AMD urged software developers to implement best practices to avoid secret-dependent data accesses or control flows. (28-04-2024)

Originally published on April 26, 2024.

Preface: (Level 3 cache) A memory bank built onto the motherboard or within the CPU module. The L3 cache feeds the L2 cache, and its memory is typically slower than the L2 memory, but faster than main memory.

Background: The last-level cache (LLC) is the last chance for memory accesses from the processor to avoid the costly latency of going to main memory. Level 3 (L3) represents the Last Level Cache (LLC) in the example above, and is the last (and slowest) stop within the cache hierarchy before the system must endure the long trek out to Main Memory.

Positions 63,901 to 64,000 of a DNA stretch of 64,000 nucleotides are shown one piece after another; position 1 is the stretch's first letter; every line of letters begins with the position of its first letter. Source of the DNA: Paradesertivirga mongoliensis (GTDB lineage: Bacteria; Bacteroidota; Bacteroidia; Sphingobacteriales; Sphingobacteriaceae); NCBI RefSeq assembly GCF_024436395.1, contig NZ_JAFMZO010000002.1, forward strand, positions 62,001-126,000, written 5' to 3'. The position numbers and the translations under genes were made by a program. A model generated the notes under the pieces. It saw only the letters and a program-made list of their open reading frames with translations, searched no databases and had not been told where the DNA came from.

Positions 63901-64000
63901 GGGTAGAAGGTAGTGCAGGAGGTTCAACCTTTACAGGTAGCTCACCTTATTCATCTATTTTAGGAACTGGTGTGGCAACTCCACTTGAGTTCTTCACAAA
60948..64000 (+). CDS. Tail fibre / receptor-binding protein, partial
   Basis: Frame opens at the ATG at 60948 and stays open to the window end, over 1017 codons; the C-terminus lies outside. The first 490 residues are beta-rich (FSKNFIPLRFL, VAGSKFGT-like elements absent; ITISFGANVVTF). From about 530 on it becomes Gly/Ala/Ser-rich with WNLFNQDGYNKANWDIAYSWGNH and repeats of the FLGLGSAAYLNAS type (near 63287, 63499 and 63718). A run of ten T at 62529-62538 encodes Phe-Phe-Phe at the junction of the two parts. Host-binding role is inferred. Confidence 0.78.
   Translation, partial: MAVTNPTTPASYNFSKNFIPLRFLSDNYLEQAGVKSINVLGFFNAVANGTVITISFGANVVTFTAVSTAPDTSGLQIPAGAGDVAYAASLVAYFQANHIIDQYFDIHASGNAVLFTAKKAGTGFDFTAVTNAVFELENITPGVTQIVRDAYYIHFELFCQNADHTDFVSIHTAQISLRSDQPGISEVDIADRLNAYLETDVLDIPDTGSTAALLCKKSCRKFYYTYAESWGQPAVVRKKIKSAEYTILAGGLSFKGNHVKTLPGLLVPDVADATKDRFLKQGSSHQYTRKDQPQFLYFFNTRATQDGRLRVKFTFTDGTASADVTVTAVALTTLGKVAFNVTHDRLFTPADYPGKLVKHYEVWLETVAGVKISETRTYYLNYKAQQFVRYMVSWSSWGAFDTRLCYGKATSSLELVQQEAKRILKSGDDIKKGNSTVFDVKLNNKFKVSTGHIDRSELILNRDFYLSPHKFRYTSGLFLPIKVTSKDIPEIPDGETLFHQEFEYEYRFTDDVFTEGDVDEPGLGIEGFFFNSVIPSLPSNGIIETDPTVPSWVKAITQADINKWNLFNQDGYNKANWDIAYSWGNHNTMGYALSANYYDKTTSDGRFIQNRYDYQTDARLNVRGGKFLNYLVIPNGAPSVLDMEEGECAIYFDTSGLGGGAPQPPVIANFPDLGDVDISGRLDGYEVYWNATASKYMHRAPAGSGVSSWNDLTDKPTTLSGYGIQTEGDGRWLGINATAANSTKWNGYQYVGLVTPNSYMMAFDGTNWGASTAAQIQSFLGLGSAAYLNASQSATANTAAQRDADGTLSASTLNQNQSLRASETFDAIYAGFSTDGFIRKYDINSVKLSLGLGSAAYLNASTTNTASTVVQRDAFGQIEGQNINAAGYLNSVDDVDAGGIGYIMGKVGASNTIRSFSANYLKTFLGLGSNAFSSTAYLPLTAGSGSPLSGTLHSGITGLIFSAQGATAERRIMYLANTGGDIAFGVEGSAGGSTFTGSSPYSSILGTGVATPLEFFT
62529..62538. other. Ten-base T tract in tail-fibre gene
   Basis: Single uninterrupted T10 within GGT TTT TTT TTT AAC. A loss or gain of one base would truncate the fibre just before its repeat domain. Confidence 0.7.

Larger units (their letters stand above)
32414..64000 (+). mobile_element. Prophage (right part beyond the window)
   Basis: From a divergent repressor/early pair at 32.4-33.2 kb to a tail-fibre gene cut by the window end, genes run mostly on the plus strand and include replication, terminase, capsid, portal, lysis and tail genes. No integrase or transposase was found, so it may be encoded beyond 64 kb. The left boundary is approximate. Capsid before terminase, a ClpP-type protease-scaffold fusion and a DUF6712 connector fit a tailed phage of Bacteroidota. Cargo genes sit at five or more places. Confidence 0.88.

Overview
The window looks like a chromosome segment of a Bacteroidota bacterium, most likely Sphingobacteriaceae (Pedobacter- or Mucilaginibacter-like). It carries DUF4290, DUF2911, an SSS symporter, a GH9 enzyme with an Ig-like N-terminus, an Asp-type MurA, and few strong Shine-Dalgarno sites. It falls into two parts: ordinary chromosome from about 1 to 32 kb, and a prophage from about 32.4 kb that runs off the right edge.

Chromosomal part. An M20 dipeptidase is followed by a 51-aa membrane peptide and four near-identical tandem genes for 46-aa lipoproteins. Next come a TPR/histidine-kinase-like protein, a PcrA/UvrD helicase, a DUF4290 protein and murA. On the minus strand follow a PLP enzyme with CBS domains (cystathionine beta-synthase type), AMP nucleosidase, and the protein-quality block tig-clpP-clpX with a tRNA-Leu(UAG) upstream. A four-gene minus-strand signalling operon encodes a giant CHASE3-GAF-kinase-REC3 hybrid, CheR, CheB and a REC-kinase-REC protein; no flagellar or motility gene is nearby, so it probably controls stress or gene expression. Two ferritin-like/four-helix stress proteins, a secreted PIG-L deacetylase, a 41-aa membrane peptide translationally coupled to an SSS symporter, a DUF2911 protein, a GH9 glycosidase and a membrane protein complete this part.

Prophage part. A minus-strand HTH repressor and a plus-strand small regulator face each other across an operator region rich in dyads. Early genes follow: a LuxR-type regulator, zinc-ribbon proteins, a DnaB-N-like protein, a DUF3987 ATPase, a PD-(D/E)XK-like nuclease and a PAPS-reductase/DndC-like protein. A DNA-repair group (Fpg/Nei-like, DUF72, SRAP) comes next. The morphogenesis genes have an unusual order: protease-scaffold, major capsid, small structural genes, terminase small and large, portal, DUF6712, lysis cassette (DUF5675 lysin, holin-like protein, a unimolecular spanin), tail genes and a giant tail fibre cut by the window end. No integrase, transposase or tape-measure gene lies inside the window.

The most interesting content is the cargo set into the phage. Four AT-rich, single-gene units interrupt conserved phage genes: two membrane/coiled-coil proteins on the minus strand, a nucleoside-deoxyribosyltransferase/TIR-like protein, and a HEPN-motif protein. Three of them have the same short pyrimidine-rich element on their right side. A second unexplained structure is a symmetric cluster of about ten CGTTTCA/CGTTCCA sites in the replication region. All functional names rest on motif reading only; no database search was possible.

The last-level cache (LLC) is one of the most dangerous shared resources since it is shared by all of the cores in a processor package, yet it allows fine-grained, high-bandwidth, low-noise cross-core attacks.

The cache memory divides into three levels:

L1 cache – fastest, but smallest, data and instructions

L2 cache – slower, but bigger, data-only

L3 cache – slowest, but biggest, data-only

Vulnerability detail: Cache side channel attacks work by monitoring security-critical operations such as AES T table entries or modular exponentiation or multiplication or memory accesses. The attacker is then able to derive the encryption key by recovering the key based on the accesses made (or not made) by the victim.

Official announcement: Please refer to the link for details –

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